Back in in February 2006, an East German named Karl Szmolinsky won a prize for breeding Germany’s largest rabbit, a 23 pound “German Gray Giant” named “Robert”. It sounds like something from a science fiction film, but when you consider the fact that these creatures are the size of dogs and that they breed like, well — rabbits, you can easily begin to see how farming them could help to solve part of the world’s hunger problem.
North Korea has a population of 23 million, many of whom, according to the United Nations Food Program, are suffering from widespread food shortages and sustain themselves on a diet lacking critical proteins and fats. When the communist country heard about these huge rabbits, they wasted no time in asking Szmolinsky to help them set up a rabbit farm to help relieve the country’s hunger problems.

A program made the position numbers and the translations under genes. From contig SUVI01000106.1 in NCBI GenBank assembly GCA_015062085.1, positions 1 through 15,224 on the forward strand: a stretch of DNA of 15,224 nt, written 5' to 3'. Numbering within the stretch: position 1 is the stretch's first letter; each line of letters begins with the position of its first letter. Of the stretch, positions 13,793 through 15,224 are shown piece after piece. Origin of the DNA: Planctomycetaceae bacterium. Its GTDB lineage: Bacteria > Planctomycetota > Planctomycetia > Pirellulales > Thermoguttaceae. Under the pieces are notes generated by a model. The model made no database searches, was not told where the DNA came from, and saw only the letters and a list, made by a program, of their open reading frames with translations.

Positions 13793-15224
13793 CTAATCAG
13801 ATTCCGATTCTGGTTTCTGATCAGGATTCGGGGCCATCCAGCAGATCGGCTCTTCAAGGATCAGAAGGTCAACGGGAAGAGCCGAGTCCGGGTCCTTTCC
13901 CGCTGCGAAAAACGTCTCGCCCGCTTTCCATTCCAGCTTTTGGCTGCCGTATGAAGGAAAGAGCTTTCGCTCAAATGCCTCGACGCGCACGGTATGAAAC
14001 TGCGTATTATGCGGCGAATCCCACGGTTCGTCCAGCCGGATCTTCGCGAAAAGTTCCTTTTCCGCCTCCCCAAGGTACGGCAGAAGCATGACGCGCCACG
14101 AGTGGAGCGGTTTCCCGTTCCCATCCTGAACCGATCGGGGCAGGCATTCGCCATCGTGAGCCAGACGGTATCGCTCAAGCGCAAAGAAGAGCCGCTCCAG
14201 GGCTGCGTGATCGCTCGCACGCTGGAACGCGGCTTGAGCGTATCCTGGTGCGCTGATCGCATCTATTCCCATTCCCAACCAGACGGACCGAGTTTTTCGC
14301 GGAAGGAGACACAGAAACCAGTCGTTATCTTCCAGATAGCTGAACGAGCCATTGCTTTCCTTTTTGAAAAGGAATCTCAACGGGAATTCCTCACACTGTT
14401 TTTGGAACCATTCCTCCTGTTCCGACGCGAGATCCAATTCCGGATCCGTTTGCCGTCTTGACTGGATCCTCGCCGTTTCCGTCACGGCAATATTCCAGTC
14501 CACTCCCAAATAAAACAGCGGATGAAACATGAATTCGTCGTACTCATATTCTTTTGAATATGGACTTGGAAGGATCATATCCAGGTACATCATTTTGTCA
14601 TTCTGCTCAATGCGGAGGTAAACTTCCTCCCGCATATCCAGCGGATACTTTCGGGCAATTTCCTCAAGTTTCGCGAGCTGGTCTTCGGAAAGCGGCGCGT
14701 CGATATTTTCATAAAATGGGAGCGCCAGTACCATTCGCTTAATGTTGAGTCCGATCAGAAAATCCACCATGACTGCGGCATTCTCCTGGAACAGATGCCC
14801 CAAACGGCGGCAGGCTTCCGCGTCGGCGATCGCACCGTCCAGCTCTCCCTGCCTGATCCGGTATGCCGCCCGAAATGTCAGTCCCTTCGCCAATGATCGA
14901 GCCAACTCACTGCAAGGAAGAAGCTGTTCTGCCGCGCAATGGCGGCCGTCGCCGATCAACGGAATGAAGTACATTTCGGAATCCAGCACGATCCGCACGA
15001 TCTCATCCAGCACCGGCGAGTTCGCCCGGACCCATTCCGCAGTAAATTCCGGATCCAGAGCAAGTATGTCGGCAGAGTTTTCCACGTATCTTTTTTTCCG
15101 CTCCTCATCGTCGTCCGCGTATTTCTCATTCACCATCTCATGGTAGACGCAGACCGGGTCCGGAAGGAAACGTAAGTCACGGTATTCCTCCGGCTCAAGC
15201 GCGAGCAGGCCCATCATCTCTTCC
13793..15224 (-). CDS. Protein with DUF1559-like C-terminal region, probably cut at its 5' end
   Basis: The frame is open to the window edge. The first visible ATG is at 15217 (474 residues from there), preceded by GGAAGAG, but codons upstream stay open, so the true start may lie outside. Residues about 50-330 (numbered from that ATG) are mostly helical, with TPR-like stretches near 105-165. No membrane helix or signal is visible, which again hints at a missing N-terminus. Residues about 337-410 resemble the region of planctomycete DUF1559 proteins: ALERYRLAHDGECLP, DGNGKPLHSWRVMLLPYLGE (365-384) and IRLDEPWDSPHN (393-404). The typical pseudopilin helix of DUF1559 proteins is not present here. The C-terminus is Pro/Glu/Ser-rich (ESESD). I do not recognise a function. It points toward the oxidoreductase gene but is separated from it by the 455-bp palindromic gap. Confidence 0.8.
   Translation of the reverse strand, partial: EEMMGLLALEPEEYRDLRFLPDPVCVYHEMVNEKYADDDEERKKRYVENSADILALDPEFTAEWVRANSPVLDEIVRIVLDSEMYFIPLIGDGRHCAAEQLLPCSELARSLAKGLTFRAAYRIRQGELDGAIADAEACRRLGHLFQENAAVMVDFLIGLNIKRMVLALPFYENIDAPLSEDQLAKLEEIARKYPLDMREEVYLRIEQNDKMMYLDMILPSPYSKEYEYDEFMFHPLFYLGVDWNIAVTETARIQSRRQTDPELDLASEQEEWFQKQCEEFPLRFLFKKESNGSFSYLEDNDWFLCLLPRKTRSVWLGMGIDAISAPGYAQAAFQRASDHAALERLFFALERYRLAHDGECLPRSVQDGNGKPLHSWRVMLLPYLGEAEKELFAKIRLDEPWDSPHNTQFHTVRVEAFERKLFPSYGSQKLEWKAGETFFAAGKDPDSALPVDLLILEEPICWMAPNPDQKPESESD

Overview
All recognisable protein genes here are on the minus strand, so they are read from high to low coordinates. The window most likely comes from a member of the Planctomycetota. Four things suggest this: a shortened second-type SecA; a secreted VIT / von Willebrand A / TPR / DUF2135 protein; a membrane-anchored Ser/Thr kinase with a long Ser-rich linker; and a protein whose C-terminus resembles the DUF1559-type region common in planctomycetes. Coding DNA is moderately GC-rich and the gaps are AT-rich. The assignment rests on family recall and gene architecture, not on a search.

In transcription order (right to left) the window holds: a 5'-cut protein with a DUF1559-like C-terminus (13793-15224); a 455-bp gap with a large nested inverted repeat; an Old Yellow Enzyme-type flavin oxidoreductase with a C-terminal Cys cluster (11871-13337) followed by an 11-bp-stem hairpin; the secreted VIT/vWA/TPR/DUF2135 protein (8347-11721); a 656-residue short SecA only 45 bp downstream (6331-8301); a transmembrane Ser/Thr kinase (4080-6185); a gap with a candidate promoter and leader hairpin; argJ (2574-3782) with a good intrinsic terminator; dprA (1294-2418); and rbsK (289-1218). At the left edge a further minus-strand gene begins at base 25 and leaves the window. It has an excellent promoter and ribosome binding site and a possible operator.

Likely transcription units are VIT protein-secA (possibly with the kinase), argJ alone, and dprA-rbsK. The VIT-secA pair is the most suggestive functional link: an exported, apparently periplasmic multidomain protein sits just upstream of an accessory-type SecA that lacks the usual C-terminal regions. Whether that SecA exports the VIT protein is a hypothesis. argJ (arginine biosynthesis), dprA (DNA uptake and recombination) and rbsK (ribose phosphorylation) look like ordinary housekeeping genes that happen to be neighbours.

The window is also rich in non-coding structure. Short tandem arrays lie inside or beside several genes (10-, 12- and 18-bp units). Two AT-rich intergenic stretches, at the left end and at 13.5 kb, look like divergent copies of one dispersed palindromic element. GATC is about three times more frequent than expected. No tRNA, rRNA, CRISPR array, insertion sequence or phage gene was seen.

“I’ll be travelling to North Korea in April to advise them on how to set up a breeding farm. A delegation was here and I’ve already given them a book of tips”, Szmolinsky said back in January. Recently he sent them 12 of the huge bunnies, but when he went to arrange his visit, he was told that the Government had canceled his trip because it was unhappy with news coverage of the sale.
While North Korea denies it, Szmolinsky suspects that the animals have already been sold and eaten. It’s a shame that they most likely ended up on the tables of some rich people who fancied the novelty of it all rather than helping to provide nutrition to the poor and starving.